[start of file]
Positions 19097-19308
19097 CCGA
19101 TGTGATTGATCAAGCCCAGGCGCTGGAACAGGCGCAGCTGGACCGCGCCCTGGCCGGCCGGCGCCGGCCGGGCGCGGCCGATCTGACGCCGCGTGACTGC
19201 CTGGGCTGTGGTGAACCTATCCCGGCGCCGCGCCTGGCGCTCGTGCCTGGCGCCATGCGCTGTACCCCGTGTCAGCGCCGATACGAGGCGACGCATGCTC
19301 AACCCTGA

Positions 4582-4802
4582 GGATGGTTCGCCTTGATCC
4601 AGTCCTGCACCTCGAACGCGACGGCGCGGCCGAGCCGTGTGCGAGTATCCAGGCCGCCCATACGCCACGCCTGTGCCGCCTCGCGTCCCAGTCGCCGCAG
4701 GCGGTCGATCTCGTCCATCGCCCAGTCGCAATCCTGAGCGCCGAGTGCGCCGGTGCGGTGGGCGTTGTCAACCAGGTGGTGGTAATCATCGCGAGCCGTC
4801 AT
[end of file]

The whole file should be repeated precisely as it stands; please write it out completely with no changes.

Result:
Positions 19097-19308
19097 CCGA
19101 TGTGATTGATCAAGCCCAGGCGCTGGAACAGGCGCAGCTGGACCGCGCCCTGGCCGGCCGGCGCCGGCCGGGCGCGGCCGATCTGACGCCGCGTGACTGC
19201 CTGGGCTGTGGTGAACCTATCCCGGCGCCGCGCCTGGCGCTCGTGCCTGGCGCCATGCGCTGTACCCCGTGTCAGCGCCGATACGAGGCGACGCATGCTC
19301 AACCCTGA

Positions 4582-4802
4582 GGATGGTTCGCCTTGATCC
4601 AGTCCTGCACCTCGAACGCGACGGCGCGGCCGAGCCGTGTGCGAGTATCCAGGCCGCCCATACGCCACGCCTGTGCCGCCTCGCGTCCCAGTCGCCGCAG
4701 GCGGTCGATCTCGTCCATCGCCCAGTCGCAATCCTGAGCGCCGAGTGCGCCGGTGCGGTGGGCGTTGTCAACCAGGTGGTGGTAATCATCGCGAGCCGTC
4801 AT